You can now sign up for the 2012 CSA!
We hope you all weathered the most recent snow, ice, and wind with minimal inconvenience and trauma. As for us, we were temporarily plunged back to the “Little House on the Prairie” days; melting snow for wash water and cooking stews, pancakes, and coffee on the wood-stove. Jim put in many hours pulling snow off the greenhouses, so they are all still standing and ready to be filled. We are somewhat used to extended power outages and know how to prepare and weather such events. However, our 40+ year old eye sight makes reading by candle light or head lamp a short-lived activity. We went to bed early, hauled lots of firewood, and felt the slowness of time. Let me just say that this is the last winter we shall spend without a generator! It was quite an experience to walk around outside on Thursday listening to and watching so many trees and branches crack and fall. I haven’t seen such a thing since my days in Oklahoma-a very long time ago. We are lucky that our house, barns, and greenhouses are out in the open and we did not have to worry about falling limbs. I got a lot of really amazing pictures of deep snow and ice-encrusted plants. Check out our Facebook page to see them.
The weather seems to have “normalized” and the seeds are arriving. I placed our orders in early January and nearly all of them are here. It is hard to believe that in a mere two weeks I’ll be seeding the onions, leeks, and shallots. We always enjoy combing through the seed catalogs looking for new things to try. We have been farming here long enough to know our limitations (heavy soil=no super early spring crops, flea beetles=no plethora of Asian greens, etc.) Despite this, it is hard not to be seduced by veggies we love to eat, but cannot grow well.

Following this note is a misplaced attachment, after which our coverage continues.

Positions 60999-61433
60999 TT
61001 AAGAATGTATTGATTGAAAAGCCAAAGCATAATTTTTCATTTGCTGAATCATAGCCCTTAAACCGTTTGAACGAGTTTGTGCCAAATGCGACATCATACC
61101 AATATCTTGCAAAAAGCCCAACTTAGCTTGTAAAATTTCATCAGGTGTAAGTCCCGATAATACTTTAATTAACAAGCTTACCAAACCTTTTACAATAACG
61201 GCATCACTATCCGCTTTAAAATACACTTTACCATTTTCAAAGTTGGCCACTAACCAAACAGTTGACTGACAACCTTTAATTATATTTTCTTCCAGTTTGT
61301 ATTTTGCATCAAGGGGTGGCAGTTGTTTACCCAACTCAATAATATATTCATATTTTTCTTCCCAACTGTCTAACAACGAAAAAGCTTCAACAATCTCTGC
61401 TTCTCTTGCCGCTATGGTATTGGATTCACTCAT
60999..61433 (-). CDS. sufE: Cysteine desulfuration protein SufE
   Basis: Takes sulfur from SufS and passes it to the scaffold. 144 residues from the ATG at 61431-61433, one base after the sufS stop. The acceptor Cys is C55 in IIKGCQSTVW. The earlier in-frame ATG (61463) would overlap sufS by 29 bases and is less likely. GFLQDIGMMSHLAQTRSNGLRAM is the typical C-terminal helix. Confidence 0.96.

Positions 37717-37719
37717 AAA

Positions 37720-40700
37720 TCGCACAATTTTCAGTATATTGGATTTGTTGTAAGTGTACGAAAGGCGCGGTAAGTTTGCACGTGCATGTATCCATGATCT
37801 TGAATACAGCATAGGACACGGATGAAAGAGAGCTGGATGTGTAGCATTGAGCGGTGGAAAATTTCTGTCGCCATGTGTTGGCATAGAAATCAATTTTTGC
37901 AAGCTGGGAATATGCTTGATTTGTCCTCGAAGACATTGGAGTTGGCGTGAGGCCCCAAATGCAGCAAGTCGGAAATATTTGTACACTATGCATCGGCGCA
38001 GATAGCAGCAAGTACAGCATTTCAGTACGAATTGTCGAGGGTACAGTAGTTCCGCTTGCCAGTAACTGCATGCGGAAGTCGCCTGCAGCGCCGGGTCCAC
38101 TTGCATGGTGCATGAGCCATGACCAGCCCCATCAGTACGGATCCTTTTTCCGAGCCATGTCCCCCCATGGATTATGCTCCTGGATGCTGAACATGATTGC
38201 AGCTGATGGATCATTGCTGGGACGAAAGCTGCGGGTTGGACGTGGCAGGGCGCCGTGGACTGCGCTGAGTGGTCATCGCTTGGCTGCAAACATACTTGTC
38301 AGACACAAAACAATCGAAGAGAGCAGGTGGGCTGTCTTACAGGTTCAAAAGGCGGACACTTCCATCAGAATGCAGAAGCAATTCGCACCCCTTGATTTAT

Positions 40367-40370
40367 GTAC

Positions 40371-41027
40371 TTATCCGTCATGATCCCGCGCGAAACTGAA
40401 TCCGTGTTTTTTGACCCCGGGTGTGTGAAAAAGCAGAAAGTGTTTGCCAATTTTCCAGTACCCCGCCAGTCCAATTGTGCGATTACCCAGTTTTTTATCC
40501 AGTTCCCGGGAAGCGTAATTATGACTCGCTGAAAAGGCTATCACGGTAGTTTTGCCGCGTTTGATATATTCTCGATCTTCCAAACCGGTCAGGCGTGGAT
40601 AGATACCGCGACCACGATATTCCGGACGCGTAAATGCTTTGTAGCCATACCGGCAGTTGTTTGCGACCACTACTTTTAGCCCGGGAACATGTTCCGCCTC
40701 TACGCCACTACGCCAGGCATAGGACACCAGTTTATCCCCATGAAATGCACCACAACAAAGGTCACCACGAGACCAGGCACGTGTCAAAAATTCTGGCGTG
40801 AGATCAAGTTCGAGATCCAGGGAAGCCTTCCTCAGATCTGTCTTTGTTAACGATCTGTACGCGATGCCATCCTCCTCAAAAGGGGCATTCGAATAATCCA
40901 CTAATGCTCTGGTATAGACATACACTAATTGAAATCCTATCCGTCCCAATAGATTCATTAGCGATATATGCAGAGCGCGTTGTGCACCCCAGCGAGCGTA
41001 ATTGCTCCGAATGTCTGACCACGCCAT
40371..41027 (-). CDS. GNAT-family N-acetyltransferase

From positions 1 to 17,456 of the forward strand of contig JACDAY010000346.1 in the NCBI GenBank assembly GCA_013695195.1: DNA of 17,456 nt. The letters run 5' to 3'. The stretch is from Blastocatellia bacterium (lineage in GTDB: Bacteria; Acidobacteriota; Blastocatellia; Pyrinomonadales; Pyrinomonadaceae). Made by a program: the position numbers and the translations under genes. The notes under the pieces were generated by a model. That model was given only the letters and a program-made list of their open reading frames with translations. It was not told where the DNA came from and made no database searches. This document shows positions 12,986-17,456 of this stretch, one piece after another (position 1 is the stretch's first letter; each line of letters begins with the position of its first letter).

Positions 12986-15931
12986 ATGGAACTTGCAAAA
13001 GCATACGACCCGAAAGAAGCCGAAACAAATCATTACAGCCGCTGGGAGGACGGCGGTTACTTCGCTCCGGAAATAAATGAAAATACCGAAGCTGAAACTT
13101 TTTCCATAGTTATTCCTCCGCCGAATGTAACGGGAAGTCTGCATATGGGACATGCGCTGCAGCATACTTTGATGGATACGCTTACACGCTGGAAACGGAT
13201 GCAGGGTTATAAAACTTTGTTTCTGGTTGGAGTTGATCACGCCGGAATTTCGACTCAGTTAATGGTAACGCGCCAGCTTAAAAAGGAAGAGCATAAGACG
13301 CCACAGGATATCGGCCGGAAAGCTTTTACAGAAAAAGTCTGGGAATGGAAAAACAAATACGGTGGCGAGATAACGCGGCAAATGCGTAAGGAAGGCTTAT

While we are not adding any new crops (that I can remember) we are trying new varieties of existing crops. For example, we are trialing a few new fingering potatoes and increasing our planting of Ozette potatoes. We’ll be trying several new types of lettuce (both green & red butter head and oak leaf) to add to the standard romaine and leaf lettuces we already grow. Chioggia and golden beets will make an occasional appearance. As always, we will try to improve our regularity of broccoli. We’ll be doing one planting of purple carrots since they seem to be all the rage. We don’t want to go too crazy though until we see how they perform here. Watermelon radish, another new and oft raved about variety will be available in the fall. We are planning for more tomatoes as well. Finally, we will strive to expand our offerings in the Fall CSA. We get a little better at the extended season thing each year.
We will once again be offering a wide variety of veggie and herb starts beginning in late April. We’ll be at the Olympia Farmers Market Thursday through Sunday, or you can come to the farm and buy some. (Call first!) I’ll send out another announcement in April that will list all the varieties we’ll have available.
CSA INFORMATION, IN A NUTSHELL
(See our the CSA Details page for more info about pick up sites and delivery days.)
We have several share options to choose from this year.
FULL SEASON SHARE (18 weeks, late June-October)
regular size: $486
small size: $387
HEIGHT OF THE SEASON SHARE (8 weeks, mid August-September)
regular size: $304
small size: $224
FALL SHARE: (4 weeks, late October-late November)
One size only (most of the crop given keep for an exceptionally long time) $110